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Dec 16, 2013 08:41 |  #582

Hillbille wrote in post #16530954 (external link)
Me thinks you missed my point sire, my point was that looking at the exif data from one of YOUR photos taken with the equipment YOU have doesn't do me a lot of good unless I am shooting that same type photograph and intend to duplicate YOUR PP when I get done to have the photo I took the exif data from.

So... YOUR photo exif data doesn't really matter to ME at all. Not silly at all either. I don't own a 6D or an EOS M so why would I give a rats butt what your "settings" were from those cameras? I'm not going out and get a $5000 loan to duplicate anything you've done, so please try to see that YOUR exif data does not matter to me at all!!!

EXIF data matters to really anal pros that cannot decide for themselves how to set their equipment in order to get their own images and have a extreme need to always COPY someone else.

But it don't matter to me cause I'm using one of those low end cameras totally unlike anything you have - and - I decided to do my own settings and be happy with what I shoot.

As far as the WAY OVER-EXAGGERATING how much people "massage their photos - I personally (and try to understand this) am speaking from the vast experience of reading and lurking on this forum and seeing the photographs posted and reading the comments from people that suggest, critique, and almost demand post processing be done, undone, overdone, underdone, redone, lightened, darkened, washed, deepened, lightened, filled, etc., etc.. I dare say that until I started perusing THIS forum I had no idea people worked over their photographs so diligently, I was one of those very naive farm boys from the sticks that thought the photographer was pretty much stuck with what came out of his camera. I thought that was what being a "photographer" was all about, actually KNOWING how to set the camera for the conditions at hand in order to produce a viable photograph that matched as closely as possible what the PERSON saw using the camera.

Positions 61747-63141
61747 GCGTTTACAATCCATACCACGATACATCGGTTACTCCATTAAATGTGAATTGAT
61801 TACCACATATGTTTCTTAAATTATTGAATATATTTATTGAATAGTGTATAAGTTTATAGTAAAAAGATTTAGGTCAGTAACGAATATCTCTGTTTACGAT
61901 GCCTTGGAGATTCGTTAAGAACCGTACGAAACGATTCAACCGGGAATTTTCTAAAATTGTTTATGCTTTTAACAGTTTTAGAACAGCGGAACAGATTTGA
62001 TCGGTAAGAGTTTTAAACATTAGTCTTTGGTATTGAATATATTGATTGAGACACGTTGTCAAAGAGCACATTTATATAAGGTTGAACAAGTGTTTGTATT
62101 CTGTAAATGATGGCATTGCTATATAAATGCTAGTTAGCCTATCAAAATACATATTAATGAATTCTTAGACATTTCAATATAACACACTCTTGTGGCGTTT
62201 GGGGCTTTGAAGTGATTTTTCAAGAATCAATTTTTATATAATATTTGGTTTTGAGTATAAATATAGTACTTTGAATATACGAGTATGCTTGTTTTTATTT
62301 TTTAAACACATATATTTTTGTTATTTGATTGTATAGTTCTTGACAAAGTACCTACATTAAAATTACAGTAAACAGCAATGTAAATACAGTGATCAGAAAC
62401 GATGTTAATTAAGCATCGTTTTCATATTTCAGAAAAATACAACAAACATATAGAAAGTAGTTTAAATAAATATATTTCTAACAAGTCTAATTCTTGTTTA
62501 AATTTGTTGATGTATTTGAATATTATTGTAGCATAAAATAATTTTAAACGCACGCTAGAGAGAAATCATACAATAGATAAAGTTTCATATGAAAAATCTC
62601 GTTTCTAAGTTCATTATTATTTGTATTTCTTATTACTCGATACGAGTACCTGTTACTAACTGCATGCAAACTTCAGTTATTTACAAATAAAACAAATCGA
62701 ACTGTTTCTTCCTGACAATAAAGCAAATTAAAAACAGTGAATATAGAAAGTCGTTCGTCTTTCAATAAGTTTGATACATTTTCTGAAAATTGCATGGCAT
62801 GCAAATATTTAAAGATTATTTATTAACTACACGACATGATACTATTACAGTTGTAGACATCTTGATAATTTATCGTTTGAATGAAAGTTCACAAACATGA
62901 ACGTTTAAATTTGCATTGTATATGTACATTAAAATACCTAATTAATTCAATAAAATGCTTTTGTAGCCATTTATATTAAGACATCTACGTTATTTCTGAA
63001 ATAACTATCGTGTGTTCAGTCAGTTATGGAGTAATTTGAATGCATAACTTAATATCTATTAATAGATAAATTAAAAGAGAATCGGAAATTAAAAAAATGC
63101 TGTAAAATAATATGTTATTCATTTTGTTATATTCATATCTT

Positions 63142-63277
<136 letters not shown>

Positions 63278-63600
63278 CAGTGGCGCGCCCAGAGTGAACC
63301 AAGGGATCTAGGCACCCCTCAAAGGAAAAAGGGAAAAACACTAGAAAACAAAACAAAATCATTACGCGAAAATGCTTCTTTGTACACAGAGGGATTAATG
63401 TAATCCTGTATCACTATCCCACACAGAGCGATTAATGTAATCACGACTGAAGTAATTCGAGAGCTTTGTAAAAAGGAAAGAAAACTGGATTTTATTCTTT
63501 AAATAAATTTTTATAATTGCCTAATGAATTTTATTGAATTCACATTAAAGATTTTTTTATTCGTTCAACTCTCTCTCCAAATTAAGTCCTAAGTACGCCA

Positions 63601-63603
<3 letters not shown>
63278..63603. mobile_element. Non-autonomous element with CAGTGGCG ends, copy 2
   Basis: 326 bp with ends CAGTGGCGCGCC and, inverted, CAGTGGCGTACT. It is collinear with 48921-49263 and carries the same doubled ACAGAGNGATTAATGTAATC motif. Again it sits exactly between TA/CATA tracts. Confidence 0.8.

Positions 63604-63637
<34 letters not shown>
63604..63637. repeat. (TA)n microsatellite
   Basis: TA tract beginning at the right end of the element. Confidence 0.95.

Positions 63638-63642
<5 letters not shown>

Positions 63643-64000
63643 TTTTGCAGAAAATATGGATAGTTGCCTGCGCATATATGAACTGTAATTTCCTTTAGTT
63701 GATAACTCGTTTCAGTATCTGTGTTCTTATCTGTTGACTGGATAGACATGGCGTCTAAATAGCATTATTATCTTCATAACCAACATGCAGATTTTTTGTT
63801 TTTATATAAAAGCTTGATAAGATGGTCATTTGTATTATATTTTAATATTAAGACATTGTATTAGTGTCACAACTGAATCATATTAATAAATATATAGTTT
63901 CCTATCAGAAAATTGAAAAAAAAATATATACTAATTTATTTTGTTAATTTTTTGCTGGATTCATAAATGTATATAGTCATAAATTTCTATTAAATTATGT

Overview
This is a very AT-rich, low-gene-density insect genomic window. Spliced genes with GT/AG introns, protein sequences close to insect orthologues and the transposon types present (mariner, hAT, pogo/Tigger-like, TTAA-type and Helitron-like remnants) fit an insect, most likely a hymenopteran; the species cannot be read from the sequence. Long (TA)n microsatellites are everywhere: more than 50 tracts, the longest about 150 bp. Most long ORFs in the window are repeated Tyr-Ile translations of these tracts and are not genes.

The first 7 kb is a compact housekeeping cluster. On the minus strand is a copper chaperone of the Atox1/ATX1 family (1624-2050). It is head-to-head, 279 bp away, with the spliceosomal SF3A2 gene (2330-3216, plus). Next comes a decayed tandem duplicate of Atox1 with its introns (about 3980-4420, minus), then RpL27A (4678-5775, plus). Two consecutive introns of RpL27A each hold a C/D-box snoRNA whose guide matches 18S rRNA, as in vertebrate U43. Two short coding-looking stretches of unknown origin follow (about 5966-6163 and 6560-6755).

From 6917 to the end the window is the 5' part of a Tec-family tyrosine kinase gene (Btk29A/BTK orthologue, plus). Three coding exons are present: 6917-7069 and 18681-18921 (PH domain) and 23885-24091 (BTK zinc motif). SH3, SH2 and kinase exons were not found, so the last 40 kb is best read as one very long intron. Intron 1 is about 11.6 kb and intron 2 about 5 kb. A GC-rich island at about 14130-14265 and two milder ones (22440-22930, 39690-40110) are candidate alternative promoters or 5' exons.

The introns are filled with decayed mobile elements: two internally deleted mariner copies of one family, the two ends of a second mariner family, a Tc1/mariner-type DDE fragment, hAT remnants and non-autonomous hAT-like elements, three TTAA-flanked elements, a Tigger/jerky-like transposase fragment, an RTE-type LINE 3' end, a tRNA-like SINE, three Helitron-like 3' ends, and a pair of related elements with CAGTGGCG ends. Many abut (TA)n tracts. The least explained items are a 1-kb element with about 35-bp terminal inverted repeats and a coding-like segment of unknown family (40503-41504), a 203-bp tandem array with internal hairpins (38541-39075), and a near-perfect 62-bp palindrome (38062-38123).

So again - and this is just my opinion garnered from what I read and see here in the threads I look at - I STAND BY MY OPINION. Yes, people do heavily "massage" their photos and in fact there are some that think there isn't a single photo taken that doesn't need SOME processing just to be called a "good" photo.

Hillbille

I agree with the assertion that photography has definitely changes a bit with digital. We now mix photography with art in post processing. I know negatives were pushed with film, but nowadays, pp has given the user the abilit to totally change the original photo. It's up to the viewer to decide what the think. I do like the ability to enhance m photos a little without overcoming them. But I'll tell you one thing, whine you get that perfect shot with the perfect exposure, little needs to be done in pp.


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EverydayGetaway
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Dec 16, 2013 10:53 |  #583

Hillbille wrote in post #16530954 (external link)
Me thinks you missed my point sire, my point was that looking at the exif data from one of YOUR photos taken with the equipment YOU have doesn't do me a lot of good unless I am shooting that same type photograph and intend to duplicate YOUR PP when I get done to have the photo I took the exif data from.

What? You have very little understanding of photography if that's truly what you believe...

So... YOUR photo exif data doesn't really matter to ME at all. Not silly at all either. I don't own a 6D or an EOS M so why would I give a rats butt what your "settings" were from those cameras? I'm not going out and get a $5000 loan to duplicate anything you've done, so please try to see that YOUR exif data does not matter to me at all!!!